The Effects of Access to Health Care on Infant Mortality in Indonesia

by Elizabeth Frankenberg

Full Document

FormatFile SizeNotes
PDF file 1.7 MB

Use Adobe Acrobat Reader version 10 or higher for the best experience.

This paper examines the impact of access to health facilities and personnel on infant and child mortality in Indonesia. The author explores the processes by which the spatial distribution of health services arises and accounts for these processes in a model relating the mortality risks of individuals to access to health services. The results of the analysis should inform policymakers as to the effectiveness of various health interventions, as well as contribute to an understanding of the determinants of mortality. The data for the analysis are drawn from two sources. Community-level data on access to health services come from two censuses of village infrastructure implemented by the Indonesian Central Bureau of Statistics in 1983 and 1986. Information on levels of socioeconomic development was collected from the village leader and other village officials.

This report is part of the RAND Corporation Draft series. The unrestricted draft was a product of the RAND Corporation from 1993 to 2003 that represented preliminary or prepublication versions of other more formal RAND products for distribution to appropriate external audiences. The draft could be considered similar to an academic discussion paper. Although unrestricted drafts had been approved for circulation, they were not usually formally edited or peer reviewed.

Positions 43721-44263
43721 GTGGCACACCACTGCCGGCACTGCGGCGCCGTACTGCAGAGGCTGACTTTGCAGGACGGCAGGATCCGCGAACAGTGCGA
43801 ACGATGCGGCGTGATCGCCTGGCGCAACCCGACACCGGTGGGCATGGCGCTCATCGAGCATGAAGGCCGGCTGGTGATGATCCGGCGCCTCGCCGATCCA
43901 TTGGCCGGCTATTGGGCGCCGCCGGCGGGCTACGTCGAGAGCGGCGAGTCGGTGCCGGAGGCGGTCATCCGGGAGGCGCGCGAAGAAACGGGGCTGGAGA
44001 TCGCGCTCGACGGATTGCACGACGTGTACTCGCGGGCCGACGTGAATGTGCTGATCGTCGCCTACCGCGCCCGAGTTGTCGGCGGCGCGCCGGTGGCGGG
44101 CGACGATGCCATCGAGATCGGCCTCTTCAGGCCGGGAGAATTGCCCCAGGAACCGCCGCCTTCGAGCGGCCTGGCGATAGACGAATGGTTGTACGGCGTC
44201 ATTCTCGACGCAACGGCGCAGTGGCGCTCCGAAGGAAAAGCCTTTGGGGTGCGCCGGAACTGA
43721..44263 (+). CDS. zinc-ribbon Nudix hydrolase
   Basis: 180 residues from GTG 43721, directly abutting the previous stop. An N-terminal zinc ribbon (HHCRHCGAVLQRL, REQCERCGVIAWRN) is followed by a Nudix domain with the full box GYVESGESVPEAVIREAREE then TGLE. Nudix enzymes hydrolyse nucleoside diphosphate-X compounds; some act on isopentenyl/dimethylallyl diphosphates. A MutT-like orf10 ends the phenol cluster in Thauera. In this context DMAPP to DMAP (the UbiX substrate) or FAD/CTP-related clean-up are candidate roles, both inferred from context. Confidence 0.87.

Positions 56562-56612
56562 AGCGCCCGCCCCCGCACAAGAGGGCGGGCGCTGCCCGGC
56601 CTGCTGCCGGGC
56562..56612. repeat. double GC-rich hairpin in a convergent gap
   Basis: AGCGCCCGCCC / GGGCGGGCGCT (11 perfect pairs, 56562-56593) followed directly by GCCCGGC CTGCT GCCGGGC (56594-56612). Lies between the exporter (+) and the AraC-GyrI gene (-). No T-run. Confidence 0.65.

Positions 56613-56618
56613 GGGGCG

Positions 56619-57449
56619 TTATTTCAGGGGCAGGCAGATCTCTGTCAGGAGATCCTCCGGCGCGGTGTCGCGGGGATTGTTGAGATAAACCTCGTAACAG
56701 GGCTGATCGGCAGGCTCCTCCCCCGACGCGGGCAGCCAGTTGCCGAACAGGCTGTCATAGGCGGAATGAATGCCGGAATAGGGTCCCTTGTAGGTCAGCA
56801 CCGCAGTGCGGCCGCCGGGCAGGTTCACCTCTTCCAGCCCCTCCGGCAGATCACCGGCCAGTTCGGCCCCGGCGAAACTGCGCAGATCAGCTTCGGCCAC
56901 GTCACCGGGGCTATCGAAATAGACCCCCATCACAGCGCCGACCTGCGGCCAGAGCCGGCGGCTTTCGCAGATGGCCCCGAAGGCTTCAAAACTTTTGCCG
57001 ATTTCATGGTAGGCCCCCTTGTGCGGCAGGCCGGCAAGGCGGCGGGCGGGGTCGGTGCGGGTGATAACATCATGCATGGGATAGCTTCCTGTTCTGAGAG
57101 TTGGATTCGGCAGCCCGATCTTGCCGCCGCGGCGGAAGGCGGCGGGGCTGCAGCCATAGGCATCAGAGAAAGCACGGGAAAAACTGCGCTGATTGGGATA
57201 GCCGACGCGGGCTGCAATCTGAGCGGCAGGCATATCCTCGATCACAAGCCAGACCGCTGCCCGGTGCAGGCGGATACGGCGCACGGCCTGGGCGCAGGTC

Permission is given to duplicate this electronic document for personal use only, as long as it is unaltered and complete. Copies may not be duplicated for commercial purposes. Unauthorized posting of RAND PDFs to a non-RAND Web site is prohibited. RAND PDFs are protected under copyright law. For information on reprint and linking permissions, please visit the RAND Permissions page.

The RAND Corporation is a nonprofit institution that helps improve policy and decisionmaking through research and analysis. RAND's publications do not necessarily reflect the opinions of its research clients and sponsors.